This update covers features we are releasing this year near the Ignite 2023 conference for the Azure Service Bus, Azure Event Hubs, Azure Event Grid and Azure Stream Analytics services.
Azure Event Grid
Reflecting the growing demand for connectivity, integration, and analytics between Internet of Things (IoT) devices and cloud-based services, Azure Event Grid's new MQTT broker feature is now Generally Available. Support for MQTT v5 protocol and MQTT v3.1. protocol enables publish subscribe over custom hierarchical topics. To process the data further, users can route IoT data to Azure services and 3rd party services using webhooks.
Flexible consumption of events
To enable event driven architectures in highly secure environments, pull delivery through namespace topics in Event Grid is now Generally Available. This allows customers to control the rate and volume of messages consumed and process events without configuring a public endpoint, while supporting much larger throughput.
Event Grid namespace now also supports the ability to push events to Azure Event Hubs at high scale through a namespace topic subscription. This is available in public preview and enables the development of more distributed applications to send discrete events to ingestion pipelines.
Each Namespace now enables connecting to 400,000 MQTT clients with up to 40MB per second or 40,000 MQTT messages per second ingress and egress; and 40MB per second or 40,000 events per second ingress, 80MB per second or 80,000 events per second egress.
To learn about new features released in Azure Event Grid, see this announcement.
Azure Service Bus partitioned namespaces GA
Partitioned namespaces, available in the Premium SKU for Azure Service Bus, enable our customers to run larger Service Bus workloads. With partitioned namespaces, your overall throughput is no longer limited to the performance of a single message broker. Using this new feature, messages are by default distributed across multiple brokers for a single queue or topic. This helps in multiple areas including increased throughput volume, improved reliability, and more. The new partitioned namespaces feature is also tied to a number of infrastructure changes, enabling availability zones everywhere where these are supported in Azure. To learn all about this great new feature, start with the announcement blog here:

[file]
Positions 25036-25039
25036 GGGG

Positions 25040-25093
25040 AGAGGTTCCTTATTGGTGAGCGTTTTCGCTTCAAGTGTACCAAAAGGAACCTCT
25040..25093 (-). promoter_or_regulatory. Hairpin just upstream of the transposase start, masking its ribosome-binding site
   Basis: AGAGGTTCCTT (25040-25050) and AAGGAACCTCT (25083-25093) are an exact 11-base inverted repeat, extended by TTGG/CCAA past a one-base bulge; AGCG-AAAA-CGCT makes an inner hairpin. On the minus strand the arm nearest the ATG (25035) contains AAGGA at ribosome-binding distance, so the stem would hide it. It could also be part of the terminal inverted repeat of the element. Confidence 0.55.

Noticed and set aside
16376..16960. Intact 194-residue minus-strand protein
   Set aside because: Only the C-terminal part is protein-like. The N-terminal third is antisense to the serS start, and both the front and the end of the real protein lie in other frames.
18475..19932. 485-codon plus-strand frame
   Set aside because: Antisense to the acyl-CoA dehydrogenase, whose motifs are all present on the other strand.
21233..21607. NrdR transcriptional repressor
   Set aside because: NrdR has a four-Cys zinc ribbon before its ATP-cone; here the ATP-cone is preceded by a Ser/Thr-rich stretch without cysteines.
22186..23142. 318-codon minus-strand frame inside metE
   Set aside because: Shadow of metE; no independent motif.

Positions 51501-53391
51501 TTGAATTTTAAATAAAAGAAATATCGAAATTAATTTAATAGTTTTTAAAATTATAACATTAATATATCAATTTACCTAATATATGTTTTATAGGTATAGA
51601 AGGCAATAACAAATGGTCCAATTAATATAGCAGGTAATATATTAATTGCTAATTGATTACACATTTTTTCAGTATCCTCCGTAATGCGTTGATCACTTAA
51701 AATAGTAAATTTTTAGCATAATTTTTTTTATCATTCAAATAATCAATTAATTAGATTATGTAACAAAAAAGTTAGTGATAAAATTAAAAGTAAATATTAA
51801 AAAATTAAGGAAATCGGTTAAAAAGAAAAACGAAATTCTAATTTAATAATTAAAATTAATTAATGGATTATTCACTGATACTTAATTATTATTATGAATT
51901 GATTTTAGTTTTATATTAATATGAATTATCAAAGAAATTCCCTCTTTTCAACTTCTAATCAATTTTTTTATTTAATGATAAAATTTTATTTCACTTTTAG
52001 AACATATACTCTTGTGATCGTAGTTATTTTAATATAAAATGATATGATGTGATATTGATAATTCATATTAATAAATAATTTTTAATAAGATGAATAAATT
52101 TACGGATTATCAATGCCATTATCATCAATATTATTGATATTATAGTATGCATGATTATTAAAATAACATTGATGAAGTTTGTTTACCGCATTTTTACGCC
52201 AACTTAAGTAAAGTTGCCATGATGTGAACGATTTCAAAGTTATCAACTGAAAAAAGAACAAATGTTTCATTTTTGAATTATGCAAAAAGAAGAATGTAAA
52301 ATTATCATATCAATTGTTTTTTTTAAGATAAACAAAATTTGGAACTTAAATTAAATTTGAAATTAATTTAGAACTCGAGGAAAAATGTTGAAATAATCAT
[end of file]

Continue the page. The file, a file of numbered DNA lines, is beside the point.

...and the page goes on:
Azure Event Hubs now has support for Kafka compression. With compression enabled, your messaging workloads will take up less bandwidth, require fewer resources from the message brokers, and enable you to support larger uncompressed messages. This feature is now in public preview for Azure Event Hubs and is supported only for Apache Kafka traffic. There is more information at the announcement blog
Azure Stream Analytics now enables you to connect directly to Kafka clusters to ingest and output data with low code and high scalability. This solution is fully managed by the Azure Stream Analytics, ensuring compliance with business standards. The Kafka Adapters are backward compatible and support all Kafka versions from 0.10 onwards with the latest client release. You can connect to Kafka clusters inside a VNET or with a public endpoint, depending on your needs. The feature follows the existing Kafka configuration conventions and supports various compression types, such as None, Gzip, Snappy, LZ4, and Zst. To learn more, visit: https://aka.ms/asakafkaignite
Protobuf deserializer (Public Preview)
Azure Stream Analytics now supports a built-in protobuf deserializer that simplifies the ingestion of data as a protocol buffer. You can easily specify the file format, the protobuf definition file, the message type and the prefix style for your input data. This solution offers a more user-friendly experience than using a custom deserializer. To learn more, visit: https://aka.ms/asaprotobufdeserializer